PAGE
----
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MMP-2 is a novel histone H3 N-terminal protease necessary for myogenic gene activation
Epigenetics & Chromatin  (IF4.954),  Pub Date : 2021-05-17, DOI: 10.1186/s13072-021-00398-4
Judd C. Rice, Benjamin H. Weekley, Tomas Kanholm, Zhihui Chen, Sunyoung Lee, Daniel J. Fernandez, Rachel Abrahamson, Alessandra Castaldi, Zea Borok, Brian D. Dynlacht, Woojin An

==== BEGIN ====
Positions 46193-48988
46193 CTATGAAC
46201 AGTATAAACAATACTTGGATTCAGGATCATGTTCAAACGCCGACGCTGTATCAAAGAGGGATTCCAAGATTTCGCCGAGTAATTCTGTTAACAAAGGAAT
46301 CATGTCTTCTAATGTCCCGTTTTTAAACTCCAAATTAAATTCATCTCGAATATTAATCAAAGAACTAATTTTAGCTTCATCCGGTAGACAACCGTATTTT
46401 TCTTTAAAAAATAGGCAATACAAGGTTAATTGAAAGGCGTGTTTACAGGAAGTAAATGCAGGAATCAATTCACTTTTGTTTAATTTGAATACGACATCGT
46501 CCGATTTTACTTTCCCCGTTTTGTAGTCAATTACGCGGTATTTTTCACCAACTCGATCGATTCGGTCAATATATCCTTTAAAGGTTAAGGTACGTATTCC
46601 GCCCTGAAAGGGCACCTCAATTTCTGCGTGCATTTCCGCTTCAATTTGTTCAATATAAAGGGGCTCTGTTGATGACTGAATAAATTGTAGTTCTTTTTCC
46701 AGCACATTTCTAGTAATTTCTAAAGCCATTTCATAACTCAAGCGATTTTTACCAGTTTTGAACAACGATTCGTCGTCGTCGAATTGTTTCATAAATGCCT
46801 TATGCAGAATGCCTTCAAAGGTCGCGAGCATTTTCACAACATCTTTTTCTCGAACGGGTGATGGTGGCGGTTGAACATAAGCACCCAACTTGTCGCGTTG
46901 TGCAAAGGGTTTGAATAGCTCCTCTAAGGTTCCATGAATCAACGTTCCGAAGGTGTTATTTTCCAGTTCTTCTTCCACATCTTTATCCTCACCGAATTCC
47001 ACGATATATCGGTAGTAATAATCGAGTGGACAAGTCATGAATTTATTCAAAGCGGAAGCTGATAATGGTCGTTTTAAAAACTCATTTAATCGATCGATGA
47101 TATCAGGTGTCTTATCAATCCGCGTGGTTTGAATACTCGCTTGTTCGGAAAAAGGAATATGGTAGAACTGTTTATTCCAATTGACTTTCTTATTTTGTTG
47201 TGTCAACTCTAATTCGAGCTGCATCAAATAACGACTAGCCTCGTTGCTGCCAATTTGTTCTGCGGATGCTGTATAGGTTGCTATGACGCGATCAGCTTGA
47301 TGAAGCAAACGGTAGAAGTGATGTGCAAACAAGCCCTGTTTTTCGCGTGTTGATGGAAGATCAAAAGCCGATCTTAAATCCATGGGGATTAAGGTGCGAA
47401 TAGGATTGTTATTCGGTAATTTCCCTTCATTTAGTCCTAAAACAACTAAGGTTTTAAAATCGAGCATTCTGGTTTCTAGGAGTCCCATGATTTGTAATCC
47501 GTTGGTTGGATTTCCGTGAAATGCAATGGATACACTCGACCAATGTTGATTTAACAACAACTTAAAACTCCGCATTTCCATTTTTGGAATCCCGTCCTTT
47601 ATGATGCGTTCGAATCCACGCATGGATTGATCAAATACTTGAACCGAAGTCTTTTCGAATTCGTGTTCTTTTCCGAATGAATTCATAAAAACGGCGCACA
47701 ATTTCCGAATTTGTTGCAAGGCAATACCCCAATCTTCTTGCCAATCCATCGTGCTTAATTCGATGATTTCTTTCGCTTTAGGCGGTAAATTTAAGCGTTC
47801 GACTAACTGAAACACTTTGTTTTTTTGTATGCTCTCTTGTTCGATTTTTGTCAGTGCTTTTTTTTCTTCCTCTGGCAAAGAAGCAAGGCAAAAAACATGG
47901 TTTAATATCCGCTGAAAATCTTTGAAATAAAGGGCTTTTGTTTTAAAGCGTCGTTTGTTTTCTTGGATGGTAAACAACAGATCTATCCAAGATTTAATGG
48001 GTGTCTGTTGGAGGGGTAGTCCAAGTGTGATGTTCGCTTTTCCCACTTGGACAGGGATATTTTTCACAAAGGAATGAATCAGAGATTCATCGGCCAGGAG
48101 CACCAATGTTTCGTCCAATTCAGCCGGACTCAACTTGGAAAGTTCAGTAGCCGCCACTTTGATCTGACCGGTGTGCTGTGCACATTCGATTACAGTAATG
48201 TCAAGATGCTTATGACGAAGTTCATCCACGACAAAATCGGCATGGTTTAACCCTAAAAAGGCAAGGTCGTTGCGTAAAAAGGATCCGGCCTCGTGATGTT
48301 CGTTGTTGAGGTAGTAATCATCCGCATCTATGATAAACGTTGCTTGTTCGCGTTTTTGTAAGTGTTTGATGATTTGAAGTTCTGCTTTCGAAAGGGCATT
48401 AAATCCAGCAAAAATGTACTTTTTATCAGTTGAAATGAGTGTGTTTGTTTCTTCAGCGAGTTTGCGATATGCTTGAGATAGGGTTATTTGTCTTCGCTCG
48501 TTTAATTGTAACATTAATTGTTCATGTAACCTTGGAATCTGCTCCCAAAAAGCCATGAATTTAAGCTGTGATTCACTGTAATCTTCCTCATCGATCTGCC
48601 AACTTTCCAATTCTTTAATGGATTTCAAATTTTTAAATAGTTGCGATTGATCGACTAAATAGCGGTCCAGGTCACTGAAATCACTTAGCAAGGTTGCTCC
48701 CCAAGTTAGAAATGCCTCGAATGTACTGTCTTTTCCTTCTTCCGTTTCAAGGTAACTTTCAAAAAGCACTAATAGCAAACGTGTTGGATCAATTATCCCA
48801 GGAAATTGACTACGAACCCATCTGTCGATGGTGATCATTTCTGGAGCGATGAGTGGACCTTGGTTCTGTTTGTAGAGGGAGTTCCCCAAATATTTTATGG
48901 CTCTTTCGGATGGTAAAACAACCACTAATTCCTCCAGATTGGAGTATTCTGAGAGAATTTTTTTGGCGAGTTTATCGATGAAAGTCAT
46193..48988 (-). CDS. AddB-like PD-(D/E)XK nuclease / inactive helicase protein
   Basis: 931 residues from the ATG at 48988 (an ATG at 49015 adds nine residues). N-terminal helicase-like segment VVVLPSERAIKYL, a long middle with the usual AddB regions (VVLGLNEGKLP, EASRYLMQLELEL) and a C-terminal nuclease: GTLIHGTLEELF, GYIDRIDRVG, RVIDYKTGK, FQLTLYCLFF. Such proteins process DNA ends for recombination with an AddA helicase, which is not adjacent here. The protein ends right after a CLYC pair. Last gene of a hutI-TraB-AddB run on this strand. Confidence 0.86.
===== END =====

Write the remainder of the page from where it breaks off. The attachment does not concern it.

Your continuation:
Selective proteolysis of the histone H3 N-terminal tail (H3NT) is frequently observed during eukaryotic development, generating a cleaved histone H3 (H3cl) product within a small, but significant, portion of the genome. Although increasing evidence supports a regulatory role for H3NT proteolysis in gene activation, the nuclear H3NT proteases and the biological significance of H3NT proteolysis remain largely unknown. In this study, established cell models of skeletal myogenesis were leveraged to investigate H3NT proteolysis. These cells displayed a rapid and progressive accumulation of a single H3cl product within chromatin during myoblast differentiation. Using conventional approaches, we discovered that the canonical extracellular matrix (ECM) protease, matrix metalloproteinase 2 (MMP-2), is the principal H3NT protease of myoblast differentiation that cleaves H3 between K18-Q19. Gelatin zymography demonstrated progressive increases in nuclear MMP-2 activity, concomitant with H3cl accumulation, during myoblast differentiation. RNAi-mediated depletion of MMP-2 impaired H3NT proteolysis and resulted in defective myogenic gene activation and myoblast differentiation. Supplementation of MMP-2 ECM activity in MMP-2-depleted cells was insufficient to rescue defective H3NT proteolysis and myogenic gene activation. This study revealed that MMP-2 is a novel H3NT protease and the principal H3NT protease of myoblast differentiation. The results indicate that myogenic signaling induces MMP-2-dependent H3NT proteolysis at early stages of myoblast differentiation. Importantly, the results support the necessity of nuclear MMP-2 H3NT protease activity, independent of MMP-2 activity in the ECM, for myogenic gene activation and proficient myoblast differentiation.